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Understanding Glaucoma Treatment and Its Impact


Jun 22, 2023 | 4 min read

Glaucoma is a progressive eye disease that damages the optic nerve, which is in charge of sending visual data to the brain. Elevated intraocular pressure (IOP) within the eye is the main cause of this injury. It’s important to remember that glaucoma can develop despite normal or low IOP. The disorder is the main cause of blindness in people over 60 since it can result in irreversible vision loss.



Recognizing the Symptoms of Glaucoma

Glaucoma symptoms vary depending on the type of glaucoma. Open-angle glaucoma. The most common type of glaucoma is open-angle glaucoma, which frequently shows only a gradual loss of vision. Regular eye exams with an ophthalmologist are essential to detect and treat glaucoma in its early stages due to this quiet progression.

In contrast, acute-angle closure glaucoma, also known as narrow-angle glaucoma, is a medical emergency. If you experience severe pain in the forehead or eye, nausea, vomiting, sudden vision disturbances, eye redness, blind spots, halos around lights, blurred vision, or peripheral vision loss, seek immediate medical attention. Glaucoma surgery may be recommended following diagnosis for urgent treatment in such cases.


Types of Glaucoma

Understanding the various types of glaucoma is essential:

  1. Open-Angle (Chronic) Glaucoma: This common form often progresses without noticeable symptoms until irreversible vision loss occurs.
  2. Angle-Closure (Acute) Glaucoma: Characterized by sudden, severe pressure increase, causing symptoms like pain, nausea, and blurred vision, requiring immediate medical attention.
  3. Congenital Glaucoma: Typically genetic, this type affects children and may cause cloudy eyes, excessive tearing, and light sensitivity.
  4. Secondary Glaucoma: Often a result of eye injury or other eye conditions, such as tumors or cataracts.
  5. Normal-Tension Glaucoma: Uncommonly, optic nerve damage occurs without elevated eye pressure.


Identifying Those at Risk

Age (particularly over 60), certain eye disorders, ethnicity (more prevalent in people of Asian origin), family history, and underlying medical issues including heart disease, diabetes, or high blood pressure are some variables that raise the risk of getting glaucoma.


Exploring Glaucoma Surgery

Glaucoma surgery plays a pivotal role in preventing further vision loss. The procedure aims to reduce intraocular pressure and stabilize vision. It typically involves creating a new drainage pathway for eye fluid or implanting a shunt to facilitate fluid drainage. While glaucoma surgery is generally safe and minimally painful, the specific approach and expected outcomes can vary based on the chosen procedure and individual patient circumstances.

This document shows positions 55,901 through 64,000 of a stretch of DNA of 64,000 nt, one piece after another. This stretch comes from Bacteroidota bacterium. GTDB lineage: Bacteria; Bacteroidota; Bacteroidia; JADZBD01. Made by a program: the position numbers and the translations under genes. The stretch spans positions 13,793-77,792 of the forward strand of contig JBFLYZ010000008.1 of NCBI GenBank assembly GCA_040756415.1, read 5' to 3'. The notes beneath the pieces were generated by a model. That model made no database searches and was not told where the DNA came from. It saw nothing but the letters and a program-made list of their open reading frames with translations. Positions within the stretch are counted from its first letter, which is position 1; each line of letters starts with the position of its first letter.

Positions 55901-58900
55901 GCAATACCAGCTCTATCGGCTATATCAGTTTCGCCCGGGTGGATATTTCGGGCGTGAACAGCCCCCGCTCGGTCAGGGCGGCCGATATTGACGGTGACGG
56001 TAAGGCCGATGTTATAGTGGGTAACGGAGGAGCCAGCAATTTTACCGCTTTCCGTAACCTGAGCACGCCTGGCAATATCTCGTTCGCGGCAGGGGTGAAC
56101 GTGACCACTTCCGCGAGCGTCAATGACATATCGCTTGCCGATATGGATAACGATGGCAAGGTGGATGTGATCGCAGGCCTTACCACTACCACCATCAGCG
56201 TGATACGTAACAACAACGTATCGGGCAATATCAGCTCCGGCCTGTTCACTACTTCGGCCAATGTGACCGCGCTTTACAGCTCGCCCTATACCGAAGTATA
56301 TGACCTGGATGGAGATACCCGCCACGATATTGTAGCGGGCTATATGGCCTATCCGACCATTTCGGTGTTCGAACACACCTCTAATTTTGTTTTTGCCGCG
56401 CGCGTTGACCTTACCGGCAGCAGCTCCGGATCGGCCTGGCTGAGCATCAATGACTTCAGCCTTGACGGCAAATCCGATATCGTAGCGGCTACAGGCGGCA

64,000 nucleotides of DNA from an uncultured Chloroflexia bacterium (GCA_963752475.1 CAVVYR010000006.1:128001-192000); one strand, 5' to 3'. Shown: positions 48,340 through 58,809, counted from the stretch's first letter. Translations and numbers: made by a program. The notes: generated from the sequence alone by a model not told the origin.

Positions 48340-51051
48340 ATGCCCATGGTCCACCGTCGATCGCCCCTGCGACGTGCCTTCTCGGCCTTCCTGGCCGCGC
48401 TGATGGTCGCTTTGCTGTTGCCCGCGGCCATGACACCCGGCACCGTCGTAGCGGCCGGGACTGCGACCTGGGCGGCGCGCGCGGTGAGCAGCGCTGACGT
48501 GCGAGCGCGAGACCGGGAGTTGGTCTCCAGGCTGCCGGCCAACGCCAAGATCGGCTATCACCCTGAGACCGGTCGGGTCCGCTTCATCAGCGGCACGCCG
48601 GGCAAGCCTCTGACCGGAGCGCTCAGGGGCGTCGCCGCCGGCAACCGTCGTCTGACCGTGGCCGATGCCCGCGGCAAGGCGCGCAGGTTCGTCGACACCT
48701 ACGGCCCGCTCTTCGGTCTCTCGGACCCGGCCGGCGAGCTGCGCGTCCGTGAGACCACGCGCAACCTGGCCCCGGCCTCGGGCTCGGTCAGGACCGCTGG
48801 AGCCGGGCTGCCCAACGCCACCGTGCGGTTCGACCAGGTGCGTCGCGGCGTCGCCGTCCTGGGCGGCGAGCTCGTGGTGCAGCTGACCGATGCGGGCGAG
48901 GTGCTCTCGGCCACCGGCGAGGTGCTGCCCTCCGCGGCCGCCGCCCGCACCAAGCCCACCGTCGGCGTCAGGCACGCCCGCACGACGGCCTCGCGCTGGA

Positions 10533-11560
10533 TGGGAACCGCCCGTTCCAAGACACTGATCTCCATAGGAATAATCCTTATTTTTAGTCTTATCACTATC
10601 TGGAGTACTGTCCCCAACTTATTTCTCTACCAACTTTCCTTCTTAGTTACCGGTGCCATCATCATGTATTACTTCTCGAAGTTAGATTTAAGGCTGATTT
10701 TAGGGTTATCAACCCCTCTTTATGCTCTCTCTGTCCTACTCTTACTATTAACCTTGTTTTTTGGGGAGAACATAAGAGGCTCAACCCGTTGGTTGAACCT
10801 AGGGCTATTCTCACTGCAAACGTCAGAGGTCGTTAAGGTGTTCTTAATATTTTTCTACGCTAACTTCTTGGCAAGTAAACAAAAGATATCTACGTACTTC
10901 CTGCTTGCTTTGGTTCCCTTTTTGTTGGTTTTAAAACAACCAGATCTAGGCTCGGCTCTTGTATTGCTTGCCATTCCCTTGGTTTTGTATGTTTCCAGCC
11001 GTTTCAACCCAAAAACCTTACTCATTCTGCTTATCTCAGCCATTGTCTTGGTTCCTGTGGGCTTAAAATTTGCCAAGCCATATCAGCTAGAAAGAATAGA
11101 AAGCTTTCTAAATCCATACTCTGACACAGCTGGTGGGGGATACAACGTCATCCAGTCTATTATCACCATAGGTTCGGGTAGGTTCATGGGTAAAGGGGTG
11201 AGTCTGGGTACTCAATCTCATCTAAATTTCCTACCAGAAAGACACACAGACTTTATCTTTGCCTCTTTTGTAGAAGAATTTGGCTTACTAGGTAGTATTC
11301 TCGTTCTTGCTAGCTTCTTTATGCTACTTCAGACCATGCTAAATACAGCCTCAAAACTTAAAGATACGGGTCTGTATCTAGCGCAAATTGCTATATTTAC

Types of Glaucoma Surgery

Several types of glaucoma surgery exist:

  1. Trabeculectomy: This procedure involves creating a small surgical incision to enhance fluid drainage and lower intraocular pressure.
  2. Shunts or Implants: Surgical insertion of shunts or implants can replace damaged drainage mechanisms, reducing eye pressure.
  3. Glaucoma Valve Treatment: This advanced technique effectively lowers intraocular pressure and ensures proper aqueous outflow, making it a preferred option in challenging glaucoma cases.
  4. Glaucoma Laser Surgery: This minimally invasive procedure involves numbing the eye with drops, using a laser to facilitate fluid drainage, and usually allows for a quick return to daily activities.


Recovery After Glaucoma Surgery

After surgery, you can have temporary blurriness as well as discomfort, redness, tears, swelling, and the feeling that something is in your eye. During the first stage of healing, it’s typical to wear an eye shield or bandage. Although healing times can vary, a full recovery usually takes around a month.

Follow-up appointments with your eye doctor are essential for monitoring healing, adjusting medications, and ensuring a successful recovery. If you notice redness, swelling, increased pain, discharge, visual disturbances, or decreasing vision after surgery, contact your doctor promptly to address potential complications.


Precautions and Risks

To safeguard your eyes and reduce the risk of infection, avoid strenuous activities, eye rubbing, and certain activities like swimming and using hot tubs during the early recovery period. Additionally, depending on the sort of surgery you had, take any additional precautions your eye doctor advised.

While glaucoma surgery is generally safe, it carries some risks, including temporary vision disturbances, bleeding, infection, low eye pressure (hypotony), scarring, and accelerated cataract formation. These risks are manageable, and your doctor will provide guidance and care as needed.


At ASG Eye Hospitals, we’re dedicated to providing top-notch eye care solutions to people from all walks of life. Our glaucoma surgery procedures incorporate state-of-the-art equipment and the expertise of highly experienced doctors, ensuring the best possible outcomes for our patients.

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